Report: 1 in 5 US Divorces Due to Facebook

Although Facebook is mostly used as a social networking tool to keep in contact with friends and family, it's no surprise that a friendly poke, comment or maybe even a 'like' could cause some jealousy or suspicion within relationships. 

It also isn't too much of a surprise that simple online correspondences can evolve into complicated affairs. Whatever the case is, social networking has become engrained in our culture and is at the heart of many relationships being created, maintained and unfortunately ruined.

In a survey conducted by the American Academy of Matrimonial Lawyers (AAML), researchers found that Facebook was mentioned in 1 out of every 5 divorces in the United States.

In addition, 81% of the country's busiest divorce attorneys mentioned an increase in the number of divorce cases that used social networking for evidence. Of course, Facebook was most often used as a primary source of evidence in 66% of online divorce evidence.

Steven Kimmons, a clinical psychologist practicing in Illinois stated that "We're coming across it more and more. One spouse connects online with someone they knew from high school. The person is emotionally available and they start communicating through Facebook."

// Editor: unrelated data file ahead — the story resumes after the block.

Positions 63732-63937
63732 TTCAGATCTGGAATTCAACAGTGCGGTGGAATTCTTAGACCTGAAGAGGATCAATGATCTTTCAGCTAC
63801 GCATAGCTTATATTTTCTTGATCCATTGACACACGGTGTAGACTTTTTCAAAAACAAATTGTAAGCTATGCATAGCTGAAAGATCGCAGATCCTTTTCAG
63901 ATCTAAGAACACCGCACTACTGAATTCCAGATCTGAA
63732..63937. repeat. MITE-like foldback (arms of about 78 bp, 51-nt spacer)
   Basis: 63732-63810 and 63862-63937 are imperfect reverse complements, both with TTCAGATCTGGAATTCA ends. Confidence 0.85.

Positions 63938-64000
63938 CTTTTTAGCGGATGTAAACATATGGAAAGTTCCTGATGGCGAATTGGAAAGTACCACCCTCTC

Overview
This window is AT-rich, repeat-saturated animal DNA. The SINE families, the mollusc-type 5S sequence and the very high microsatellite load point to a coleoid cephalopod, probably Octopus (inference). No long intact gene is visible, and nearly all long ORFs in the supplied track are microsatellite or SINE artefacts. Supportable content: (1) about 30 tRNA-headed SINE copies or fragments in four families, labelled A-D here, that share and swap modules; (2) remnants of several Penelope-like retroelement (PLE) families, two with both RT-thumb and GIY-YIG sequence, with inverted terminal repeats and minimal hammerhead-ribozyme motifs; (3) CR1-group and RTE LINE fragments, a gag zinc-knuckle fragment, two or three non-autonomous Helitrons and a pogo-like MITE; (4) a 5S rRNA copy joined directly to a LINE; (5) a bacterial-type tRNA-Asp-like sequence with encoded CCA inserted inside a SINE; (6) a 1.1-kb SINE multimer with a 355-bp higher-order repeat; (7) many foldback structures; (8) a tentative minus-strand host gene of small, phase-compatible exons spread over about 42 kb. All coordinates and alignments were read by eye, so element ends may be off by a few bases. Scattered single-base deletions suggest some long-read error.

"Within a short amount of time, the sharing of personal stories can lead to a deepened sense of intimacy, which in turn can point the couple in the direction of physical contact," Kimmons explained. "I don’t think these people typically set out to have affairs. A lot of it is curiosity. They see an old friend or someone they dated and decide to say ‘hello’ and catch up on where that person is and how they’re doing.”

Tuan Mai

Tuan Mai is a Los Angeles-based writer and marketing professional focused mainly on PC gaming and hardware. He held the role of Social Media Editor across Tom's Guide and its sister publications for more than six years, helping the sites grow their audiences and also contributing dones of articles, with a special interest in the weird and quirky.